Sunday, July 4, 2010

My Obituary

Moving house has prompted us to have a good de-clutter/sort out, which has involved various trips to cash generator, charity shops and the tip. We've also managed to burn about three trees-worth of paper (I think it's OK to do this - I'm pretty sure burning paper is carbon neutral).

I've kept several shoe boxes of correspondence and random bits of paper over the years and when going through this found my obituary.

Yeah, that's right. My obituary.

Unfortunately, this isn't one of those time-travel Doctor Who-esque stories with a shocking twist at the end. Back in the late 90s I'd decided to write a slightly tongue-in-cheek obituary for myself - probably because I was bored.

Here's how it goes:

"Obituary, The Times. 20th April 2075.

Sir Justin Chaloner MBE, OBE

Just a couple of months after his 100th birthday, Sir Justin Chaloner surprised many by dying at such an early age. Not only was he physically fit for a centenarian, but possessed all of his faculties right until the moment of his death. Indeed, his last words summed up many things about his life: 'I hope I did my best...I'll try harder in heaven!'

Film Director, Artist, Actor, Poet, Diplomat and an inspiration for a whole generation, Sir Chaloner was living proof that determination and a strong spirit can get us all through the hardest of times.

Born in Wales in February 1975, Sir Chaloner had a relatively normal up bringing. He never talked much about his childhood and some say this was because of dark secrets he wished to conceal. His wife once said, however, 'It was a part of him he wished to remain private.'

His first glimpse of fame arrived when he was 29, after his first major film for Miramax broke all box office records for a British production. Entitled, Razor Edge, it was a witty action thriller to rival Tarantino and Rodriguez. He later went on to make only a handful of films, as he divided his time between more diverse pursuits.

His success as a poet began after publishing a collection of his works in 2003, which attracted critical acclaim and demand for more. In line with his style, however, Sir Chaloner opted to try something else, and no further poetry was ever published.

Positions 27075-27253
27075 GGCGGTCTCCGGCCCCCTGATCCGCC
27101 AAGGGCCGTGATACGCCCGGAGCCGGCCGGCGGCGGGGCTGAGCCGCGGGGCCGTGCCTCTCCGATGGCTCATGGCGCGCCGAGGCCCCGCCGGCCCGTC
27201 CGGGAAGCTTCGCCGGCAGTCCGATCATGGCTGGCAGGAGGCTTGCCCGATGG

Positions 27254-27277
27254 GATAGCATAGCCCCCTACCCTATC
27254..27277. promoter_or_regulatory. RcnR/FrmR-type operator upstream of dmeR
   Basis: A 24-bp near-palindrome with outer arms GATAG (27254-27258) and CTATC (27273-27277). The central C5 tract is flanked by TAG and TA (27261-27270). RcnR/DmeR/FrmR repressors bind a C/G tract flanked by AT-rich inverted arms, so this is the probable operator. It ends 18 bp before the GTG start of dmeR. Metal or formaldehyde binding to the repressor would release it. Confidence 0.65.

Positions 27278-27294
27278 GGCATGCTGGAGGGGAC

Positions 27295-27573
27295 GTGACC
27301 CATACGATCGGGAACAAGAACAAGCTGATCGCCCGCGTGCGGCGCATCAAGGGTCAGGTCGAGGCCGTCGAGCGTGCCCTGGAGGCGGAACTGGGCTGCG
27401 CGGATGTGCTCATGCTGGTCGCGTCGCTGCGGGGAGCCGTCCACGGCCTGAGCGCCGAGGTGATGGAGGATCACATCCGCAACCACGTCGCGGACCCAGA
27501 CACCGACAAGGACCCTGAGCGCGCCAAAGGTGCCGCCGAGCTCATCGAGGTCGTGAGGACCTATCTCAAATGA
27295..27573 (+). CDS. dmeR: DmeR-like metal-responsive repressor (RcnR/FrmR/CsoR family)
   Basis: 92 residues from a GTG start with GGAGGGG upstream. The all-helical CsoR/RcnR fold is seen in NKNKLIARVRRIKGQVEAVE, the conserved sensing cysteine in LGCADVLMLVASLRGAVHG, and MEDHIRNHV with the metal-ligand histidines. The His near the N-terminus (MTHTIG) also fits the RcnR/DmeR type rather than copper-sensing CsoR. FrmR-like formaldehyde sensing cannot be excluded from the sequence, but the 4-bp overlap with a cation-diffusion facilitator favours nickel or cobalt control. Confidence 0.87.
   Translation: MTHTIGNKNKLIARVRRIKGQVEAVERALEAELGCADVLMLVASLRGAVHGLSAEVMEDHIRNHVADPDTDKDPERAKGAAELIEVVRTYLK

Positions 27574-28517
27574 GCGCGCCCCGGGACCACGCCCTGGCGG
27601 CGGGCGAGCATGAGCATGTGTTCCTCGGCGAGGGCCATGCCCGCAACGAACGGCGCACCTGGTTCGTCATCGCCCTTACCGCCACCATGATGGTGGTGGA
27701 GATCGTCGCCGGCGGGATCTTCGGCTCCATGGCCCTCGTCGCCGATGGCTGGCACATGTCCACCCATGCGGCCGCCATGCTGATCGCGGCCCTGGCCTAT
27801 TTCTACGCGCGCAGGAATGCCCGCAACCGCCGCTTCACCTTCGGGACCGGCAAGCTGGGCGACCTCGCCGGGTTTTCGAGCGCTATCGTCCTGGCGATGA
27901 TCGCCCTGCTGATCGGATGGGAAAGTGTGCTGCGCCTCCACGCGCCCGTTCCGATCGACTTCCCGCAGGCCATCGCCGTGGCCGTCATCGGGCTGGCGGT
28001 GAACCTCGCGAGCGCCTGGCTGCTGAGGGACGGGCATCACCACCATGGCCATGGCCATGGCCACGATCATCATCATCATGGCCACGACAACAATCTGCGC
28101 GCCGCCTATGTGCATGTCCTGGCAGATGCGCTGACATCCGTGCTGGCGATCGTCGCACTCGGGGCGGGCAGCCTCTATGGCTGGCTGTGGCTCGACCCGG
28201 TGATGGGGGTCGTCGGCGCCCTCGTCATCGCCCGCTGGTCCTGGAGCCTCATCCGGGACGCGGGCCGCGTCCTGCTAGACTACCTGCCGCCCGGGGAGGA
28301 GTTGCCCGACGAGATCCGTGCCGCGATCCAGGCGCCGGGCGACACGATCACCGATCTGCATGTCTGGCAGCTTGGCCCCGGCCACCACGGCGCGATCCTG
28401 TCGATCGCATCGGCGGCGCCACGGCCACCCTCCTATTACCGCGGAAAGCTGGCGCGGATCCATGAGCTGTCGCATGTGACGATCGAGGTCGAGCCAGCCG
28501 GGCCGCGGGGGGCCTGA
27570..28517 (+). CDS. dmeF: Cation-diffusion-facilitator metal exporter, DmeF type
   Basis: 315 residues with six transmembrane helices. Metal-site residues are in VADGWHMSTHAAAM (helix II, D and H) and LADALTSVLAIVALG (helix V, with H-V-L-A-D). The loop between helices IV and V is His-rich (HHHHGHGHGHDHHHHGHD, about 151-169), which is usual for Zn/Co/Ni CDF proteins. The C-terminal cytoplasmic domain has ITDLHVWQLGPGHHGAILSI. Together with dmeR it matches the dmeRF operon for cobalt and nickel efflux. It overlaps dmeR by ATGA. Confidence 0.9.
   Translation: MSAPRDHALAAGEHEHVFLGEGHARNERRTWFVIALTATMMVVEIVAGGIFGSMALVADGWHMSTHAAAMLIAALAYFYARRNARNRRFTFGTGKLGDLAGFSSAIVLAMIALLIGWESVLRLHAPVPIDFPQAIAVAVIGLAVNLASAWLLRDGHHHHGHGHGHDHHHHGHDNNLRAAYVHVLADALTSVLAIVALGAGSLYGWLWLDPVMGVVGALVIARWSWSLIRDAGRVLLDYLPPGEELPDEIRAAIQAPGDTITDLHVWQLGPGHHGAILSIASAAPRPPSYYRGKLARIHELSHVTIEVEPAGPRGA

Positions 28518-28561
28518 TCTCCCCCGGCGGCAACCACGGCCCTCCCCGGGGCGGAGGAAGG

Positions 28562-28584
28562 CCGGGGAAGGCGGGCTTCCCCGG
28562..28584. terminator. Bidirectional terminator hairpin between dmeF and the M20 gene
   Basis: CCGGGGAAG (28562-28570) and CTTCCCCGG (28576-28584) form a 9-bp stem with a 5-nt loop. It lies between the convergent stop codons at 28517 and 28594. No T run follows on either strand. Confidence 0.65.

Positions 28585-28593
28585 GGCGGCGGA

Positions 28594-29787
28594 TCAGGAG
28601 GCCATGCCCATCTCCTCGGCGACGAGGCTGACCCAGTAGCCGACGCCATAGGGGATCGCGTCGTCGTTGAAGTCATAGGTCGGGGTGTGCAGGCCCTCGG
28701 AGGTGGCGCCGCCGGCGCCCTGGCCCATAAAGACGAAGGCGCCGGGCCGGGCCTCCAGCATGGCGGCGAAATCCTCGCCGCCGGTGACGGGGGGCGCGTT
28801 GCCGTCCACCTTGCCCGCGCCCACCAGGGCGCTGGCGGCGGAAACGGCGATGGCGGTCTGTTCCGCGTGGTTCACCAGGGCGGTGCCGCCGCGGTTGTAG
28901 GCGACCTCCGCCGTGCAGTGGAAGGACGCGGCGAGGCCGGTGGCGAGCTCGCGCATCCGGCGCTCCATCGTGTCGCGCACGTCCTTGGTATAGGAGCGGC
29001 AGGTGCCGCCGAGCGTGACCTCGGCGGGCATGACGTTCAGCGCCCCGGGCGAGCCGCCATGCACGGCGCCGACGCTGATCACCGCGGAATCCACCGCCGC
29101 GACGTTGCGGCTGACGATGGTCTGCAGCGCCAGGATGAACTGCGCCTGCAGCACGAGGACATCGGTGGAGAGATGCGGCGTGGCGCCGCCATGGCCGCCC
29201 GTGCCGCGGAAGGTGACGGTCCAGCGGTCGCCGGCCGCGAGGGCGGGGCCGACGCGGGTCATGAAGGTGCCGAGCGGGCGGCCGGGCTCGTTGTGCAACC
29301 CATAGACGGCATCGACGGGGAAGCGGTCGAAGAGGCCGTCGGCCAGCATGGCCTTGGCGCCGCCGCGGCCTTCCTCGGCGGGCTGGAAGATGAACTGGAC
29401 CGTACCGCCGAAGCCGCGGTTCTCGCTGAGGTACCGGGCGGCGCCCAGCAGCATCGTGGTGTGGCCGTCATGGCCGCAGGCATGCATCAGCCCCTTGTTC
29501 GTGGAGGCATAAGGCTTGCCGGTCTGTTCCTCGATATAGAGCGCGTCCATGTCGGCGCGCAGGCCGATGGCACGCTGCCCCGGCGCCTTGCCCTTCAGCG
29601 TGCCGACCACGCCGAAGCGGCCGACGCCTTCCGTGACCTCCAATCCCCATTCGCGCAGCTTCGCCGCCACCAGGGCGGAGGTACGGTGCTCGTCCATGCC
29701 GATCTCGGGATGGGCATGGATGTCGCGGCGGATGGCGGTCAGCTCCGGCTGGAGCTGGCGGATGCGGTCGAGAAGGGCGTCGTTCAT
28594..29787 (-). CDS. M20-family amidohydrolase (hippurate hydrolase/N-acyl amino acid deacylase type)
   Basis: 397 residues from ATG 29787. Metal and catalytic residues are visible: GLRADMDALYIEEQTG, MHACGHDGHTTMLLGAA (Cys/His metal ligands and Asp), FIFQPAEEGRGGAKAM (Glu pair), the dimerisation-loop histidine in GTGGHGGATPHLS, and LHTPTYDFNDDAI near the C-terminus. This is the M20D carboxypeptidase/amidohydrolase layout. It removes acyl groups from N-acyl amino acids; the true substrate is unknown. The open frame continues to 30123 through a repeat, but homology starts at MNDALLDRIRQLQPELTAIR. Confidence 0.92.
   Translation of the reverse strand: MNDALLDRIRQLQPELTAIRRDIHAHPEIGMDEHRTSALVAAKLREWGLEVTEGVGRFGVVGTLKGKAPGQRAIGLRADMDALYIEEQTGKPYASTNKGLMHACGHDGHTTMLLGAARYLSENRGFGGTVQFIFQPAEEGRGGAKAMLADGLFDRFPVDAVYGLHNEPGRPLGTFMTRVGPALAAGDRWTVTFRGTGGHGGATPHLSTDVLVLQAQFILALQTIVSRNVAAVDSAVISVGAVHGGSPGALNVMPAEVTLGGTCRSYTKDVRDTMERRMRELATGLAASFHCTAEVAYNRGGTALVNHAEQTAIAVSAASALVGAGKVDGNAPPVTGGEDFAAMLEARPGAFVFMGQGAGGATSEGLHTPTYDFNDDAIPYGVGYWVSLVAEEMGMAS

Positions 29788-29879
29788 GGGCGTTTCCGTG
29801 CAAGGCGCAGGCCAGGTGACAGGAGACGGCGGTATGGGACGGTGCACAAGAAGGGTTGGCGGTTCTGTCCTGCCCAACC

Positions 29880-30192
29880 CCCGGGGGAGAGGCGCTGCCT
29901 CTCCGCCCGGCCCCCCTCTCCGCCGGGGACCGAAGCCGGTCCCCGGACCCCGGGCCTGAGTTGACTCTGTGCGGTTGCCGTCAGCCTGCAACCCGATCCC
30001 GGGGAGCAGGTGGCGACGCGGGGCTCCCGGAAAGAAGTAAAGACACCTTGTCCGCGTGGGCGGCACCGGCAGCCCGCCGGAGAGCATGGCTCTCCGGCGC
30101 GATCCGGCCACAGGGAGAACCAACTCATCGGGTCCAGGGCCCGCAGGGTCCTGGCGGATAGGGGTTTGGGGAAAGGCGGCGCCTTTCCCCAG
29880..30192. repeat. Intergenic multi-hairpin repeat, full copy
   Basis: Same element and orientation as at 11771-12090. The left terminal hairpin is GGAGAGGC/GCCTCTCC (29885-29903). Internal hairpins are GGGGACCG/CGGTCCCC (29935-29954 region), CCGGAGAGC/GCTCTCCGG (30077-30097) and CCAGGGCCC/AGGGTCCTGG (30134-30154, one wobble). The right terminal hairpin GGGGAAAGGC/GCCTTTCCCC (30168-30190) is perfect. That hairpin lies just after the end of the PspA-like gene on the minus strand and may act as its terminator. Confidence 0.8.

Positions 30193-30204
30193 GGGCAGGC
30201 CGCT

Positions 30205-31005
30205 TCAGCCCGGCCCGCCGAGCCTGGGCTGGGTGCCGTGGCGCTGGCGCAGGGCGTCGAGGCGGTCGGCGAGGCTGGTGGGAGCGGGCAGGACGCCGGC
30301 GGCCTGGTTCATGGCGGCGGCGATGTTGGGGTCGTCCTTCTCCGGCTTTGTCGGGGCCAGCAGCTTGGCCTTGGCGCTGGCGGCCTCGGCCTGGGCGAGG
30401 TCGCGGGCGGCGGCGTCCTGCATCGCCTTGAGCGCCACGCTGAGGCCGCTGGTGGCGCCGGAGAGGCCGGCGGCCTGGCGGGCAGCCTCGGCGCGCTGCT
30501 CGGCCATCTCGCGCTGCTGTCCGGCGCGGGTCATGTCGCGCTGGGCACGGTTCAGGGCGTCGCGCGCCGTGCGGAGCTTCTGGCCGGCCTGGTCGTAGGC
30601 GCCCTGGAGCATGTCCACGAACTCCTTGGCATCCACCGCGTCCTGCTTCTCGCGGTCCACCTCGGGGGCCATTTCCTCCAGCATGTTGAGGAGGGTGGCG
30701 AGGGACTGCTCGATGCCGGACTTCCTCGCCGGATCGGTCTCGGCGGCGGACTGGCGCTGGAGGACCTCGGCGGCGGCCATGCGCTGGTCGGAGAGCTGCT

A keen supporter of human rights and equality, Sir Chaloner was always willing to lend a hand to protests against individuals or organisations which failed to treat people fairly. He even risked arrest when Cardiff Council threatened to cut spending on homeless support.

By his mid 40s, Sir Chaloner had earned a reputation for being an effective diplomat and was employed by the UN to negotiate several international disputes - including the famous Argentina Crisis of 2023. Some say had it not been for Sir Chaloner, we would have been plunged into World Was Three.

By the time of his death, Sir Chaloner had appeared in three films, has his artwork displayed in the Tate and has helped to end worldwide poverty. He leaves behind his wife, three children, Samson the labrador and Fuzz the cat."

Hmmm - no pressure then. I'm only slightly behind on a few things.

If you don't hear much from me over the next few weeks it's because I'll be busy figuring out how to end worldwide poverty while coming up with a hit movie script. Oh yeah - and brushing up on my Spanish....

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